READINGS: Boyce (TSSZ) Chapter 10 (pp. 104-107); Boyce (ZRBP) Chapter 5; Malandra Chapters 3, 5, 6; Cyrus or Darius? Ahura Mazda and other Gods; Ritual and worship; Mithra, Anahita and Humban; Royal inscriptions: From Darius to Xerxes; The treasury tablets and Greek sources; Mihr Yasht and Anahit (Aban) Yasht.

Midterm (February)

Week VII. From Alexander to Islam: Zoroastrianism (February)

READINGS: Boyce (TSSZ) Chapter 10 (pp. 108-117); Boyce (ZRBP) Chapter 6 & 7; Alexander and the Magi; Fire and the Avesta; Codifying ritual and law (Widewdad / Vendidad); Purity and Pollution; Death and dying: From Sagdid to Dakhma: The fate of the soul; Heaven and hell; Ardashir I and the Zoroastrian foundation of the Empire; Tansar and Kerdir; Mazdak and heresy.

Week VIII. Zoroastrianism in the Sasanian Period (March)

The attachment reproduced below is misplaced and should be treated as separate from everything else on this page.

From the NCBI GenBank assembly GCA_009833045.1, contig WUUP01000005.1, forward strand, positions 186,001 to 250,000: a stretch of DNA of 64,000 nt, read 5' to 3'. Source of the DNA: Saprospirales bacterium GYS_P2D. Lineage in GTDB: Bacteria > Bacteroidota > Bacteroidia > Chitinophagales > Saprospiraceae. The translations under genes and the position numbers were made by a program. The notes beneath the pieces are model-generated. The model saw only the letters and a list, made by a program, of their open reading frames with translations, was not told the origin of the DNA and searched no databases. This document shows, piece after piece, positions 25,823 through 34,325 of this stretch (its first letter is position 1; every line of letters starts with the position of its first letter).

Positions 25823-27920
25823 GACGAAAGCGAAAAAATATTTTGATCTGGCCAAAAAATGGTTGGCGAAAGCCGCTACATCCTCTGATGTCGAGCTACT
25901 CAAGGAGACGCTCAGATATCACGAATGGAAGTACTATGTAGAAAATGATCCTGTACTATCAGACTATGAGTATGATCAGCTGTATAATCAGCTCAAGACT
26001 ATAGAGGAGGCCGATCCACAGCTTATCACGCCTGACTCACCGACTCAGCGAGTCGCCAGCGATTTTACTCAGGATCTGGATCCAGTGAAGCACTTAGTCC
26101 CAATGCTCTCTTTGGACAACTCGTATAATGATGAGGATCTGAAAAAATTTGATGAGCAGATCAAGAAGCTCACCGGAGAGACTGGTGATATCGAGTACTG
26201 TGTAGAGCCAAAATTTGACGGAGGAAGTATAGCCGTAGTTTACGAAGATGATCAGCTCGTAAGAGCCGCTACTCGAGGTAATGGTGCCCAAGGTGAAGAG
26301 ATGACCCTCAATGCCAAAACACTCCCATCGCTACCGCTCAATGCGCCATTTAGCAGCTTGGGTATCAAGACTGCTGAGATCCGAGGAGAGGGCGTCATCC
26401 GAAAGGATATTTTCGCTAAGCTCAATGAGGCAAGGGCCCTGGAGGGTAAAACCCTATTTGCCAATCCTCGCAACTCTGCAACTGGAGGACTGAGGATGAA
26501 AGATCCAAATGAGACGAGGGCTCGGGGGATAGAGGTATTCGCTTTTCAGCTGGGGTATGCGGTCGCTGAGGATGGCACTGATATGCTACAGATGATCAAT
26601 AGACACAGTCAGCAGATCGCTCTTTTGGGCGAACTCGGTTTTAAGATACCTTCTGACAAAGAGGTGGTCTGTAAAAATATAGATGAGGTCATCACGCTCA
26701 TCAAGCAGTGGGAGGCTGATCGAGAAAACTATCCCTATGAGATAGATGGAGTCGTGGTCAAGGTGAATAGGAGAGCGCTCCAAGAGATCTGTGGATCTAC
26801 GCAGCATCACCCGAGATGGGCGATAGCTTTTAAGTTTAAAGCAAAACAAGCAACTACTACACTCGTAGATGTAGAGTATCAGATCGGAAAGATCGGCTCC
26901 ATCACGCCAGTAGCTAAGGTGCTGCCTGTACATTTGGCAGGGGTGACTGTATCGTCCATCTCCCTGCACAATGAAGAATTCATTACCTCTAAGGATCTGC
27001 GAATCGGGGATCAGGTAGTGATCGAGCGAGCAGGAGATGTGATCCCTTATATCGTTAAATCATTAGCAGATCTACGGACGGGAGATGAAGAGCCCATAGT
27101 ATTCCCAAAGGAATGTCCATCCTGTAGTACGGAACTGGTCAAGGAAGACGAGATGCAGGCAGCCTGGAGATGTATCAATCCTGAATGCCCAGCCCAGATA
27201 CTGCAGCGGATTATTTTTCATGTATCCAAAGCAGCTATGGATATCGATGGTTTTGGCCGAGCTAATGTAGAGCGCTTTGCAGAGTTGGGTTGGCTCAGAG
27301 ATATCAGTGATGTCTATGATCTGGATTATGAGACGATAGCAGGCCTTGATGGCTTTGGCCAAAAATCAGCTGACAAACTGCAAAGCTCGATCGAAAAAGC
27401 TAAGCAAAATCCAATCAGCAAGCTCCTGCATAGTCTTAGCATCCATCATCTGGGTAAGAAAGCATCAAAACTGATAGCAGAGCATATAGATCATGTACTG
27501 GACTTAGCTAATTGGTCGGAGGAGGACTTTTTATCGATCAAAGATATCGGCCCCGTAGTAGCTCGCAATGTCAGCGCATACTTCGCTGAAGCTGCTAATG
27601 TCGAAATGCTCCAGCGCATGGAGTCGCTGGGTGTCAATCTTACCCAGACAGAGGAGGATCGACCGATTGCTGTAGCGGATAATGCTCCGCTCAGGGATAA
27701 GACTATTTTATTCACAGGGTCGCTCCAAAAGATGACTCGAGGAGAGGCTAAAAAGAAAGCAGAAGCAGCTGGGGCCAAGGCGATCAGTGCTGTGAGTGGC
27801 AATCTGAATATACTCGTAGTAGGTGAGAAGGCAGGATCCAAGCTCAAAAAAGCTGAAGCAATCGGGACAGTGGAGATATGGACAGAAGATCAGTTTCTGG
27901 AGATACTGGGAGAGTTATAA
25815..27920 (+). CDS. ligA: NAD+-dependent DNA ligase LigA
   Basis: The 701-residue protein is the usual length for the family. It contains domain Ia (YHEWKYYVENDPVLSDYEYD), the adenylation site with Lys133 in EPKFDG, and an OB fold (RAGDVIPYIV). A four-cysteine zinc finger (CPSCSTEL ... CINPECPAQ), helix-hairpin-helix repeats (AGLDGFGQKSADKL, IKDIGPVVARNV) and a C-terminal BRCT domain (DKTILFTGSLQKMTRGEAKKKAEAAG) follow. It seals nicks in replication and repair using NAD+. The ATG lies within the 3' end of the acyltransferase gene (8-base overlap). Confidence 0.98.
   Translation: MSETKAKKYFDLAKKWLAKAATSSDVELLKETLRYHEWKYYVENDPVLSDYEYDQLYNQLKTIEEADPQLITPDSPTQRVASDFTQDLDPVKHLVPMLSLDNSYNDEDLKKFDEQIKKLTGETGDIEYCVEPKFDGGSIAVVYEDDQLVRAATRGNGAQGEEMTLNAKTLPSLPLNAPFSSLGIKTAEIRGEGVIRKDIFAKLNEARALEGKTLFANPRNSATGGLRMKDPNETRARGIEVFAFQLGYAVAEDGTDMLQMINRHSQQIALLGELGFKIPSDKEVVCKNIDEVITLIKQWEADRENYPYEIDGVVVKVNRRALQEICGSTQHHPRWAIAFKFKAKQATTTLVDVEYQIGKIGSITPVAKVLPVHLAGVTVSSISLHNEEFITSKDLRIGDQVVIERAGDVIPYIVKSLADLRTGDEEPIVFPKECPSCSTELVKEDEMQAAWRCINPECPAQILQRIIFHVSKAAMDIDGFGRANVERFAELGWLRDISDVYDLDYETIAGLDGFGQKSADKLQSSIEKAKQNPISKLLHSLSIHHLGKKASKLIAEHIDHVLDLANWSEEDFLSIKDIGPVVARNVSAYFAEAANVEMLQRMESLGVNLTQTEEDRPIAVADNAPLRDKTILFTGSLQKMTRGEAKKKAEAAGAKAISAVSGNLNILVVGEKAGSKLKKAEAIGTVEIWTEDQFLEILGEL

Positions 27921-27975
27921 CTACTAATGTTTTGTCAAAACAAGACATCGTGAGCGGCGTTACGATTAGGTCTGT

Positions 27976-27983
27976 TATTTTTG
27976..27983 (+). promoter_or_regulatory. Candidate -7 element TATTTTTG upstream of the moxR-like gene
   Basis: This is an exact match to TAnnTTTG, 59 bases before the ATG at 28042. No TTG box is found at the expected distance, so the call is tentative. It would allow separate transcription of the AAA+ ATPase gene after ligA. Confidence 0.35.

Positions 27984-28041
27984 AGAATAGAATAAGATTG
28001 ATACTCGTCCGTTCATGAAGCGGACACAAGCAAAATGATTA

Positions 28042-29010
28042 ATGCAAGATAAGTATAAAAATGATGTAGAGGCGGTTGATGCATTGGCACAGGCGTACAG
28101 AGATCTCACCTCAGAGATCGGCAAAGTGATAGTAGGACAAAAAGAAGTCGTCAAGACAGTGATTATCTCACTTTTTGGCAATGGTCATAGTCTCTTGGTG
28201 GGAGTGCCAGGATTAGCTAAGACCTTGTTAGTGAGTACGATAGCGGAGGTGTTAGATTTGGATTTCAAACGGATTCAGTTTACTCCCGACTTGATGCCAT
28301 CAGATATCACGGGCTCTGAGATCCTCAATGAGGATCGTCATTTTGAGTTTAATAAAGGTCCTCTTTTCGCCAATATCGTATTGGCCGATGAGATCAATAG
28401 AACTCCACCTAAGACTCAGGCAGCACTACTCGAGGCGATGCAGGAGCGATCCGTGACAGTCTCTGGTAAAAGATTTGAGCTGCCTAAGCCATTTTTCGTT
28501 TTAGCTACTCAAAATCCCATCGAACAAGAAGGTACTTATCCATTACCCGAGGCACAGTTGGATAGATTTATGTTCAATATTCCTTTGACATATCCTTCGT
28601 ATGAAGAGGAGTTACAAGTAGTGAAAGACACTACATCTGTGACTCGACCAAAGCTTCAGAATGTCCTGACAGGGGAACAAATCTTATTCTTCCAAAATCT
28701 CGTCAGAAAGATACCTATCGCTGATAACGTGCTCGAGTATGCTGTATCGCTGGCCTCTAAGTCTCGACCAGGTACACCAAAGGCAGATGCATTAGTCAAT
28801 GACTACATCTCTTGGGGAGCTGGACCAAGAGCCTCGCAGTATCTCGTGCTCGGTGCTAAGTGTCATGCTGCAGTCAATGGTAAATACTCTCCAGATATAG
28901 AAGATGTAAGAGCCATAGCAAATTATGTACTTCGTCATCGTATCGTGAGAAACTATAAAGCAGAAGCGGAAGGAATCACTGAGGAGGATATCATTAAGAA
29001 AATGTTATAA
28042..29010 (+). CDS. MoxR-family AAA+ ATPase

READINGS: Boyce (TSSZ) Chapter 10 (pp. 108-117); Boyce (ZRBP) Chapter 8 & 9; Textual evidence for Zoroastrianism in the Sasanian period: The Bundahishn, Madayan ī Hazar Dadestan and other texts; Orthodoxy and heresy.

Week IX. Manichaeism in Late Antiquity (March)

READINGS: Tardieu; The life of Mani & Mesopotamia; texts, languages and visions; Manichaean beliefs; Cosmology and apocalypse

Week X. Readings in Manichaean Texts (March)

READINGS: Tardieu; Survey and readings in Manichaean texts; the Manichaean community in the East and the West; Mithraism in Armenia and the Mediterranean; What is Iranian in Mithraism?

  • History 130C – Religions of Ancient Iran image

    Professor: Touraj Daryaee
    Class Time: W 4:00-6:45
    Office Hours: MW 12:30-2:30 & By Appointment
    Office: Humanities 720B
    E-Mail: tdaryaee@fullerton.edu
    Telephone: ext. 3673